Incubator Heater Backup Circuit with Charger

The article talks about a 12V backup supply with battery charger circuit which is often executed as an uninterruptible emergency heating system for incubator chambers.

TheĀ Circuit

The concept is meant to make sure an continuous method of getting warmth to an incubator chamber no matter the existence or lack of the mains grid voltage through a battery backup system.

 

Talking about the above design of the offered emergency incubator lamp with charger circuit, we are able to notice an easy layout comprise of a transistorized voltage regulator phase created by a Darlington paired 2N3055/TIP41 BJTs and an opamp based battery over voltage, lower voltage cut off level.

The mentioned 30V input DC is resulting from the stated 30V 25amp transformer after properly correcting it via a bridge rectifier and a filter capacitor (3300uF).

The provided input is done by the Darlington BJT phase and an approximately 14V is accomplished across the emitter of the 2N3005 transistor at a specific current level based on the 1k resistor at the base of the TIP41 transistor. This resistor might be improved or reduced for correspondingly improving or reducing the emitter current of the 2N3055.

The above controlled output is employed to power the incubator heater lamp as well as to charge the connected 12V 60AH battery.

So long as the battery voltage is below the optimal full charge level, the red LED at pin6 of the opamp 741 stays lighted and the green LED continues turned OFF.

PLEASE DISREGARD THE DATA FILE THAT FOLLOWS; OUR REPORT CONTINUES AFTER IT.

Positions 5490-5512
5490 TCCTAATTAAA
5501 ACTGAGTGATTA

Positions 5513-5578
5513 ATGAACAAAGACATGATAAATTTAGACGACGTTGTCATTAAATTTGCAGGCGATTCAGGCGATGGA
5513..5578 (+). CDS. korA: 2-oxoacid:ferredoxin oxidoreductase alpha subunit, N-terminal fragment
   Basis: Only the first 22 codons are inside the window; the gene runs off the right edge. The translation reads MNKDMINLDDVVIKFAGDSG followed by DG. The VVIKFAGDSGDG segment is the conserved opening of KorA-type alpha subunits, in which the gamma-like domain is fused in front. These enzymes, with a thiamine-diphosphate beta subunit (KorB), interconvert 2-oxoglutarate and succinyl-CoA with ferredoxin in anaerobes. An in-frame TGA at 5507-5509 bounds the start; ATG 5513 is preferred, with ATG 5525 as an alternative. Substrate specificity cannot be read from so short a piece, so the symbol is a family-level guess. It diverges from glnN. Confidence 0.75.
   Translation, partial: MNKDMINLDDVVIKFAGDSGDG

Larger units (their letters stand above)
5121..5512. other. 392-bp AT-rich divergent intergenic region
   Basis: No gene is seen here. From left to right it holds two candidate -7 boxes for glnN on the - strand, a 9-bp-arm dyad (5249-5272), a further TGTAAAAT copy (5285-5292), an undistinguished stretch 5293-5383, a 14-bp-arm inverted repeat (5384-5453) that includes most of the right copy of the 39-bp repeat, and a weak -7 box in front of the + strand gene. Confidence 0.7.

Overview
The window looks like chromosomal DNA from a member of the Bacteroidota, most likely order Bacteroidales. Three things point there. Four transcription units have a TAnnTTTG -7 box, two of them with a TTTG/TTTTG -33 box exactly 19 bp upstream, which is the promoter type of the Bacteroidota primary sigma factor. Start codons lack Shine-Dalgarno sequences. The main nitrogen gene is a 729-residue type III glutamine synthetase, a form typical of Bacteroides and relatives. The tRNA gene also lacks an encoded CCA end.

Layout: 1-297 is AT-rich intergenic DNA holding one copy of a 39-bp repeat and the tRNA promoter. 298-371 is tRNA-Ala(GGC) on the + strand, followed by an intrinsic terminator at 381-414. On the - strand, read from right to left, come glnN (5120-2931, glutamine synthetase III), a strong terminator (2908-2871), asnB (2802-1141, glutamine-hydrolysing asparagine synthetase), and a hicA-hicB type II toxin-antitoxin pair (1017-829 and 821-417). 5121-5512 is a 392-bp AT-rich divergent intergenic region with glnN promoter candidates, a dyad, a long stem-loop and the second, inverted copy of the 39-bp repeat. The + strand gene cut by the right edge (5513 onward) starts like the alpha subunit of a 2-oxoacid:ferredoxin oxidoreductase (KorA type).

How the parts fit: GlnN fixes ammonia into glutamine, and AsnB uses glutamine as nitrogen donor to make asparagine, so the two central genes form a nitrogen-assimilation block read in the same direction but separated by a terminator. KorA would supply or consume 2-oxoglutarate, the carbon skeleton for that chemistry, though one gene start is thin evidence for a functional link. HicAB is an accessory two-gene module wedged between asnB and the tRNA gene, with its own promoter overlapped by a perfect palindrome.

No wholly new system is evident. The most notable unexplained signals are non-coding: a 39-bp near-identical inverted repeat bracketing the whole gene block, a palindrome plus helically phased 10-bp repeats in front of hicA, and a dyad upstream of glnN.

The above circumstance maintains the BC547 and the linked relay toggled OFF, that permits the DC voltage from the 2N3055 emitter to cross to the battery via the N/C contact of the relay and via the specific 6amp diode attached at the N/C of the relay.

As soon as the battery is fully charged, the red LED switches OFF, the green LED is switched on, so does the BC547 transistor and the relay.
The relay contact currently changes from its N/C to N/O, cutting off the charging supply to the battery, and stopping any chance of over charging for the battery.

The above activity also allows the battery voltage to reach the heater lamp via the N/O contact and the series diode at the N/O contact.

In spite of this the described situation has an issue…..here the changeover action from mains to battery could be inhibited at any time the battery might be in the charging mode.

Simply because in the course of the charging stage the battery voltage could be somewhere within the full charge and low charge value, sustaining the relay contacts towards the N/C position which often would certainly reduce the battery voltage from achieving the heater lamp.

To be able to correct the above problem a BC557 can be viewed launched, that will make certain that every time mains goes wrong and the relay is at the N/C, it’s compelled to revert to the N/O position and hold this until the battery level drops below the fixed risky low voltage level.